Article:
What Are the Effects of Endocrine Disruptors?
Our endocrine system includes the glands and organs responsible for producing, storing, and secreting hormones. When our endocrine system is functioning as it should, it regulates the healthy functioning of our entire bodies.
Unfortunately, chemicals all around us can potentially affect our endocrine system. These endocrine-disrupting chemicals, or EDCs, are found in the soil, water, air, personal care products, food sources, and more. These chemicals interfere with our endocrine system to the point that it can’t work the way it should, having far-reaching effects on our health and well-being.
Once you understand the impact, there are ways to reduce exposure to endocrine disruptors in your daily life.
Understanding the Endocrine System
The endocrine system includes glands that create and release hormones that control almost all of our bodily processes. Endocrine chemicals coordinate metabolism, emotions, sexual function, mood, and sleep.
Hormones coordinate bodily functions by transporting messages through our blood and then to our organs, muscles, skin, and other tissues. Hormones tell our bodies what to do and when to do it.
Glands will produce and release varying hormones to target specific tasks in the body. When you have a hormonal imbalance and too much or too little of something is being produced, health problems can occur, including changes in mood, behavior, and sleep, high blood pressure, and weight gain.
The glands primarily responsible for producing hormones include:
- The hypothalamus is in the brain and controls the entire endocrine system. This gland uses nervous system information signals to determine the messaging for other glands. The hypothalamus controls hunger, thirst, mood, and sexual function.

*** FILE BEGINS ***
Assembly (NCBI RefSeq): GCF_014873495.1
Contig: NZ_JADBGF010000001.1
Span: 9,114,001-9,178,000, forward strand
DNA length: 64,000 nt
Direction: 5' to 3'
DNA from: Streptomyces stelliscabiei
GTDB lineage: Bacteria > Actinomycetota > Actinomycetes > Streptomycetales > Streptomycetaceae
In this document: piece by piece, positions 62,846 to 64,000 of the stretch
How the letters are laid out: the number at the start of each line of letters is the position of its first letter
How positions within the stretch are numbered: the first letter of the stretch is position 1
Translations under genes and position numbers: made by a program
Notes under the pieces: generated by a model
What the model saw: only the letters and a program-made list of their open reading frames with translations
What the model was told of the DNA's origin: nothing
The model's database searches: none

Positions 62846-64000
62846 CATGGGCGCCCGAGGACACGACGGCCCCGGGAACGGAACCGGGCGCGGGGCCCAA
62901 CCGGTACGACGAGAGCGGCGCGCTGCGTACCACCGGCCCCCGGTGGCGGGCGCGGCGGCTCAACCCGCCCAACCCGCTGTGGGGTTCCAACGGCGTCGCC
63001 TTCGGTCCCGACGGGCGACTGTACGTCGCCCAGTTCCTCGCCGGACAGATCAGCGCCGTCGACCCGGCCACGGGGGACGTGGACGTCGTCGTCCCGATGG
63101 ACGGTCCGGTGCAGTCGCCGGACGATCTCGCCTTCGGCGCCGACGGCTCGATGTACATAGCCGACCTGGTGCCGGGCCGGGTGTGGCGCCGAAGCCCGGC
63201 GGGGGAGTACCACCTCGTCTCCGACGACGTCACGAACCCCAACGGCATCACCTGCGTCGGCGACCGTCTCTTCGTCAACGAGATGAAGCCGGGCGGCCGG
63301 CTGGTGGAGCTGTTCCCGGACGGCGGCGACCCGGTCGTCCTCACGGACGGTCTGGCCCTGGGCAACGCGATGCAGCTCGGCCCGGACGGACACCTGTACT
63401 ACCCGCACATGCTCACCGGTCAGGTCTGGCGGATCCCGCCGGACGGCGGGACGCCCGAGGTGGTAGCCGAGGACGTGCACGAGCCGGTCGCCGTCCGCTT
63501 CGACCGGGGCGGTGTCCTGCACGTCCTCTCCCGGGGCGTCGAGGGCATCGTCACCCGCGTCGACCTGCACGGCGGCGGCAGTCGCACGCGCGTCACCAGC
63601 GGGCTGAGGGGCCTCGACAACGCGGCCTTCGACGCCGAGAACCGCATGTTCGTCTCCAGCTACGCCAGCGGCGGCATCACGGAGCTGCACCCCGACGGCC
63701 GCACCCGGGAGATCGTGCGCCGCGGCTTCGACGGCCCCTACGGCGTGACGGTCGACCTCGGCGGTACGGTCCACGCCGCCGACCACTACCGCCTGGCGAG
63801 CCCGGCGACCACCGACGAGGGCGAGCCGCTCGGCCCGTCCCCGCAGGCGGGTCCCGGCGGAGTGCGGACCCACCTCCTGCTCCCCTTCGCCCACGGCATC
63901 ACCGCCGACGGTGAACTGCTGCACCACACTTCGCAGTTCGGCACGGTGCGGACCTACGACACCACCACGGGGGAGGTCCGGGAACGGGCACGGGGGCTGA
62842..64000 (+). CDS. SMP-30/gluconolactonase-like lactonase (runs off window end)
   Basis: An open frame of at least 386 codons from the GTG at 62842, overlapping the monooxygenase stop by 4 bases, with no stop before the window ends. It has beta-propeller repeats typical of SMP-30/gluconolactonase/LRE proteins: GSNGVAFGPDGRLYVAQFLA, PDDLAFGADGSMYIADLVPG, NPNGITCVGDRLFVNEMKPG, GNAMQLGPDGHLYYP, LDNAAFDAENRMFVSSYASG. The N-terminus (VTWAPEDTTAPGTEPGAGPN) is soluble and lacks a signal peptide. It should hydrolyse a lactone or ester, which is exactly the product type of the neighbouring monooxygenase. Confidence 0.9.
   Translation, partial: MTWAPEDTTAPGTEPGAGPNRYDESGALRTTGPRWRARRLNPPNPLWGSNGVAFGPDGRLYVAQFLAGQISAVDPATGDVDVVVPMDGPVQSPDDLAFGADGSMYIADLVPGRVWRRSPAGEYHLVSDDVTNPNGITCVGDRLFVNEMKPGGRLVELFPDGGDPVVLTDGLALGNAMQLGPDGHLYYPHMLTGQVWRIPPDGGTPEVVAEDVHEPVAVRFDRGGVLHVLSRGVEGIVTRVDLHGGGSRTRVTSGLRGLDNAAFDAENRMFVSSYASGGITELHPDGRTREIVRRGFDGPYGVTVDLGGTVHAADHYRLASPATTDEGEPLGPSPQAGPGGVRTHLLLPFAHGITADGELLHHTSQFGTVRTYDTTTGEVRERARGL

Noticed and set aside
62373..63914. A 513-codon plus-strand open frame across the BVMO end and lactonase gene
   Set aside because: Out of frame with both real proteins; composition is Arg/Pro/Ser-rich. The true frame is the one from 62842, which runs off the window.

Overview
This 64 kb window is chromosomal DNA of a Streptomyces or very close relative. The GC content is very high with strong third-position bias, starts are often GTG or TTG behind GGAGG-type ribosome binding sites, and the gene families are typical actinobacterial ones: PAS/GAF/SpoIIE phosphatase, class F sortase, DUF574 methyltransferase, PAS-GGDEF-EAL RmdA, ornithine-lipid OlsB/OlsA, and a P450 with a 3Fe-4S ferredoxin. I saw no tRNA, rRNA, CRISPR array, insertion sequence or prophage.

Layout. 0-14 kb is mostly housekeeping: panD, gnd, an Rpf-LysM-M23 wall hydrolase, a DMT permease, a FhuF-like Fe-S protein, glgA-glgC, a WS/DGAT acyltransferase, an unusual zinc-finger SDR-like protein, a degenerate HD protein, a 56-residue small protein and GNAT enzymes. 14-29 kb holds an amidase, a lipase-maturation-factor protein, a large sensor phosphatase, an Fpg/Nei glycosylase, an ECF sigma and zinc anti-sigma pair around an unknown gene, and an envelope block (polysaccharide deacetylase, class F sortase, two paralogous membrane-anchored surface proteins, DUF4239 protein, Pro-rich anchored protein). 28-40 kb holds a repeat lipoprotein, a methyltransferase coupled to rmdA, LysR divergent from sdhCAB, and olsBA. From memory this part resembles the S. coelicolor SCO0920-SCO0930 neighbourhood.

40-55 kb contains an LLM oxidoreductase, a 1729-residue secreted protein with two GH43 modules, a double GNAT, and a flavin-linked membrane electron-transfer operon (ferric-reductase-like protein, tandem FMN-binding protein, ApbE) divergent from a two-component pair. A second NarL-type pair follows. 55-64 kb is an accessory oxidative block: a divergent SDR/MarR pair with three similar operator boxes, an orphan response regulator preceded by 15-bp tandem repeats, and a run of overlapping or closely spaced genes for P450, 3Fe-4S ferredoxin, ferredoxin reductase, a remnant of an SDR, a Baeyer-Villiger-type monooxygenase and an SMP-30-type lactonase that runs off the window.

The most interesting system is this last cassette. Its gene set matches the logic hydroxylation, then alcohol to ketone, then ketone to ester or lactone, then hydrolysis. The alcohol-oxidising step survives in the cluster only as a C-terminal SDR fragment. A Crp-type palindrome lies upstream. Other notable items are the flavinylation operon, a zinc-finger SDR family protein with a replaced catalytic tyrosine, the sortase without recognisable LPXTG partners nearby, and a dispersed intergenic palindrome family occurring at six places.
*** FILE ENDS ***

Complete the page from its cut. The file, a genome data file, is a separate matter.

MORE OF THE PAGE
- The pituitary is a small gland that controls other glands, including the thyroid, adrenal, ovaries, and testicle glands. The pituitary is located at the base of the brain, and it is in charge of how bodies grow.
- The thyroid gland is responsible for how your body uses energy, known as metabolism.
- Your parathyroid controls calcium levels in the body. Your kidneys, bones, heart, and nervous system need well-controlled levels of calcium to work properly.
- Responsible for managing sleep cycles, the pineal gland releases melatonin.
- The pancreas is part of the endocrine system, and it plays a role in your digestive system function as well as making insulin which controls blood sugar levels.
- In women, the ovaries release estrogen, progesterone, and testosterone, which are sex hormones.
- In men, the testes make testosterone, which is a hormone, and sperm.
What Are Endocrine Disruptors?
Endocrine disruptors are chemicals or combinations of chemicals that impact how your hormones work.
Some endocrine-disrupting chemicals will mimic natural hormones, so your body thinks the chemical is actually a hormone. There are EDCs that can block hormones that occur naturally from doing their jobs. There are also EDCs that raise or lower the levels of certain hormones in the blood because they affect how they’re made, stored, or broken down. Finally, some endocrine-disrupting chemicals change our body’s sensitivity to hormones.
These chemicals can disrupt nearly any hormone.
Common endocrine-disrupting chemicals include:
- Bisphenol A is used to make certain plastics and epoxy resins and is found in products like containers for storing foods.